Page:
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The City of New Orleans

 New Orleans’ first citizens found their way to the colonial city in 1765. They were sea people from Spanish galleons who had jumped ship in Acapulco, Mexico and who struggled their way northward to escape Spanish law. Many of these deserters eventually fled into the bayous around New Orleans because they feared the long reach of the Spanish Law. Latest research however reveals that most of these sailors were Filipinos from the Atlantic crossings

Since they were all men, they had little choice but to marry the Cajun women already living there. Many Louisianans named Martinez or Mardigal can trace their heritage back at least eight generations to these Mixed-Cajuns, who retained the Spanish-French speech patterns of their ancestors. Other men married Indians, Spanish, and Irish, further expanding the gumbo of ethnic backgrounds. With this mixture of nationalities, the blood of the original fugitives eventually diminished and assimilated into the general population.

        By then at least seven villages had been established deep in the swamps closest to the Gulf, just below the city in Orleans, St Bernard, Jefferson, and Plaquimines parishes. All the communities have long since disappeared under the murky backwater, but a mound of mud still remains where St Malo in St Bernard Parish was once a thriving fishing village. Pilings can still be seen where Jefferson Parish's Village was home to descendants of those early refugees. The last village known as Manila Village or simply the Platform was destroyed by Hurricane Betsy in 1965, and the last few residents moved on.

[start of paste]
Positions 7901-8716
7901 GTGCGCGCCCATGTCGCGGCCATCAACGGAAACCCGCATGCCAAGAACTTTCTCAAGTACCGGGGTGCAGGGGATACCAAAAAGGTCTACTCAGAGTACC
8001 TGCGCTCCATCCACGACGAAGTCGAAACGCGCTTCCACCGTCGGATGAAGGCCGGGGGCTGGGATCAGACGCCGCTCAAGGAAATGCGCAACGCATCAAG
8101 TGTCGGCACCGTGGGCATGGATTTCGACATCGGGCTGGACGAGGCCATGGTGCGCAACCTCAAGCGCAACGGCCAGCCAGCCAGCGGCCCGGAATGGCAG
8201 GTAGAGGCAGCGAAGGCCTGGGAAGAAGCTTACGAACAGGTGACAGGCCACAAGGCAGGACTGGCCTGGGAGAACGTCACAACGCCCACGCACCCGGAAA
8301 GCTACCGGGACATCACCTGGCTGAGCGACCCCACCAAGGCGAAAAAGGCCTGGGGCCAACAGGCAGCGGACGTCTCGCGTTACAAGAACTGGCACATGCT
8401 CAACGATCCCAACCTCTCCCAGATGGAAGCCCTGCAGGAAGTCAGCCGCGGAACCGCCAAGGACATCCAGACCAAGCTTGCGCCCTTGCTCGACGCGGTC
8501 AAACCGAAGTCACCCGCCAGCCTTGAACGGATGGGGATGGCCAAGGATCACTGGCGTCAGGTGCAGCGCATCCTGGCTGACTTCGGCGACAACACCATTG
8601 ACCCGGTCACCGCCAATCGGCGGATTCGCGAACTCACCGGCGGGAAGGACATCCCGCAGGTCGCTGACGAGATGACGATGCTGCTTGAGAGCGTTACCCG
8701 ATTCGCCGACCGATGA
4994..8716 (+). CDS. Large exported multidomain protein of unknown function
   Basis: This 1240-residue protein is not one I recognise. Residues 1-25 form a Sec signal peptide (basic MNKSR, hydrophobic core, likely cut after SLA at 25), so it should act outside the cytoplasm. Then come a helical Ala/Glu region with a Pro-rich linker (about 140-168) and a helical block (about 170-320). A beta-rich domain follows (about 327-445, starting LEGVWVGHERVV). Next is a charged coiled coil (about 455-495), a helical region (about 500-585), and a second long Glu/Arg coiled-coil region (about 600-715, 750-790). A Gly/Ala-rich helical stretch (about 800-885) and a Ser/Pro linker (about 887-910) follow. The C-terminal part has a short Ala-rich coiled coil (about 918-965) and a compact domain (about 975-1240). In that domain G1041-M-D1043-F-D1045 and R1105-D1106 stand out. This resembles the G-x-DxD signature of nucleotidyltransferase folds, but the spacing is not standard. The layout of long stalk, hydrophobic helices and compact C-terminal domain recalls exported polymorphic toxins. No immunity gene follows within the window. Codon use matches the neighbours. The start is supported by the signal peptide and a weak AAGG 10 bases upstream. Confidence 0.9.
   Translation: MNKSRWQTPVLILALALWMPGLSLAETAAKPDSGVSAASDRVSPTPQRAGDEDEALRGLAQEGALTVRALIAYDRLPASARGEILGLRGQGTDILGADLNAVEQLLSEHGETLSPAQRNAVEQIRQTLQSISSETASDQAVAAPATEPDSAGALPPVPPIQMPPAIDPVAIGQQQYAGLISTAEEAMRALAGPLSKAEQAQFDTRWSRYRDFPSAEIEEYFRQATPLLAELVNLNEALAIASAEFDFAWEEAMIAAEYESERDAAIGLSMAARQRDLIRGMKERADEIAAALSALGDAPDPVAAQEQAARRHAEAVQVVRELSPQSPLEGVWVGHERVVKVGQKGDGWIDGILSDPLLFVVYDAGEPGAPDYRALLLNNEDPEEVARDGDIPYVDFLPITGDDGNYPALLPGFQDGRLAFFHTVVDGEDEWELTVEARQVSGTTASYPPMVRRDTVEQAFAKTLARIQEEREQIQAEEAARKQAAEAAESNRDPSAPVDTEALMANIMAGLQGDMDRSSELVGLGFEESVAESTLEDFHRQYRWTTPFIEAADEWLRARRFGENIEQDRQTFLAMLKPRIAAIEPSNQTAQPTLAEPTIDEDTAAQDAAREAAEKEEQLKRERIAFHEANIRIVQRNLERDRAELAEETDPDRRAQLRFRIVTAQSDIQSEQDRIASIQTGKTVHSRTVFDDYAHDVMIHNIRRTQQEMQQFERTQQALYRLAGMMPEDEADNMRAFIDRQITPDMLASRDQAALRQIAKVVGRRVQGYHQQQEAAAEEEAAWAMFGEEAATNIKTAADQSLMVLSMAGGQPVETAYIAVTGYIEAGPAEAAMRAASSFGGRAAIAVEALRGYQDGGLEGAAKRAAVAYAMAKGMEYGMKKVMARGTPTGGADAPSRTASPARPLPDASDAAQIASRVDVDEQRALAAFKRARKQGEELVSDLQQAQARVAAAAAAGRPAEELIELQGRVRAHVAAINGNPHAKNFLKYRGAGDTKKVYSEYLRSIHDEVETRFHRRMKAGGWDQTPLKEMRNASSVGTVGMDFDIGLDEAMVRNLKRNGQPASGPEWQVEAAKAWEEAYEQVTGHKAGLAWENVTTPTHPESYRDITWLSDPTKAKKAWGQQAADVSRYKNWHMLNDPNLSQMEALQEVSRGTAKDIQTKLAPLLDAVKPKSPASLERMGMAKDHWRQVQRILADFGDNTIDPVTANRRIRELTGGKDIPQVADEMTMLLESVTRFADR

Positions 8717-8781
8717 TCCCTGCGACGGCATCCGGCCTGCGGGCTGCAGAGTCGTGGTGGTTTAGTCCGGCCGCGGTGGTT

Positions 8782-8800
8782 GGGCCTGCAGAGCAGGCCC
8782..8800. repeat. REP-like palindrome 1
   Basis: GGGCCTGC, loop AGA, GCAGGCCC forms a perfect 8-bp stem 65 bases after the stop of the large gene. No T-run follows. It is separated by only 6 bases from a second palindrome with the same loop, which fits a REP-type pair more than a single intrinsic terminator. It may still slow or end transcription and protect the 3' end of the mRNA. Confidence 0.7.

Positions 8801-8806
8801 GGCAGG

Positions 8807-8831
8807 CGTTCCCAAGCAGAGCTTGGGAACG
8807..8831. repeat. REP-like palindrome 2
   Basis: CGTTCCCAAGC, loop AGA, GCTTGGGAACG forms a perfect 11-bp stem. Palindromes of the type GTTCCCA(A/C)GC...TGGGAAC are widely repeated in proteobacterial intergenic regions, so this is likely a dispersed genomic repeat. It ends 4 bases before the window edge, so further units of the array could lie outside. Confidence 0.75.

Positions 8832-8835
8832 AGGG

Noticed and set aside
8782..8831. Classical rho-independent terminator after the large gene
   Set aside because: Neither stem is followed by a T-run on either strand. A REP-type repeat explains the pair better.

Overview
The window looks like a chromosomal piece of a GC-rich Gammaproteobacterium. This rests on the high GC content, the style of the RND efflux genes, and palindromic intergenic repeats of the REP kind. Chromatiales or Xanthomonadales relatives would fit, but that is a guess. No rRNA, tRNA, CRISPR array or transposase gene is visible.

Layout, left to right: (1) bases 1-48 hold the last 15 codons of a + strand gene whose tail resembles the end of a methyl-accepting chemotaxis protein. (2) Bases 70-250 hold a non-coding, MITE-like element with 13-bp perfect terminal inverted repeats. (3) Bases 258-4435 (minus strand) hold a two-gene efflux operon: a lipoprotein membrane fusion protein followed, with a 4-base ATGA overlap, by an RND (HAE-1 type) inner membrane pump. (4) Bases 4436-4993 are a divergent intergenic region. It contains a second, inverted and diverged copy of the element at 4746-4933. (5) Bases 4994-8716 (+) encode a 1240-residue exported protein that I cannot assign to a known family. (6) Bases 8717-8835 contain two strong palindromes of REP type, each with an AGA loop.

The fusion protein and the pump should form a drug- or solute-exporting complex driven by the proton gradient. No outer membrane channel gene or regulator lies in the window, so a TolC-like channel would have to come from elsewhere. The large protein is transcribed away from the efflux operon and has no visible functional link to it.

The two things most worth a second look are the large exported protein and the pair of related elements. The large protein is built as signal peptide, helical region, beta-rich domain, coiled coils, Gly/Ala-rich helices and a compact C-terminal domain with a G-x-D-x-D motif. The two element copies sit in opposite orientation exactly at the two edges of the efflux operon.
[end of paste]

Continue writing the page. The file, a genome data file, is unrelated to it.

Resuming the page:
Sino nga ba ang mga taon ito? Just who were these people and what was the name of the village? The first Filipino colony in the United States  was the St Malo village.

From the pages of Passport's Guide to ETHNIC NEW ORLEANS by Martin Hintz

The Manila Galleon started Maritime commercial links between Manila and Mexican ports. These vessels were built on  Cavite and Cebu  and the crew was composed of Spanish and Filipino sailors. Lousiana in the 17th century was a Spanish colony and New Orleans was the capital city and port.

According to the accounts of Marina Espina, we know that those first Filipinos introduced Louisiana to their tradition of drying shrimp. Historical records note that platforms were built on a field the size of a two football field. diamond about thirty miles southeast of New Orleans in the early 1800's  where the Filipinos dried their catches. Manila Village was located in the southern low area of New Orleans but few of the Filipino families were able to send their children to study in New Orleans to become professionals. The Louisiana 1976 teacher of the year was Isabel Walsh who as a child went to spend sometime in the Manila Village. She was of Filipino, French, and Italian heritage. In her research, Marina tracked down the descendants of eight generations of Filipino ancestry. Most of them were proud of the Filipino bloodline that prompted the US's oldest Filipino association in 1870, which is now known as Filipino American Goodwill Society. Marina wrote the book "Filipinos in Louisiana" (1988 Laborde Press) which is unfortunately out of print because of school demand.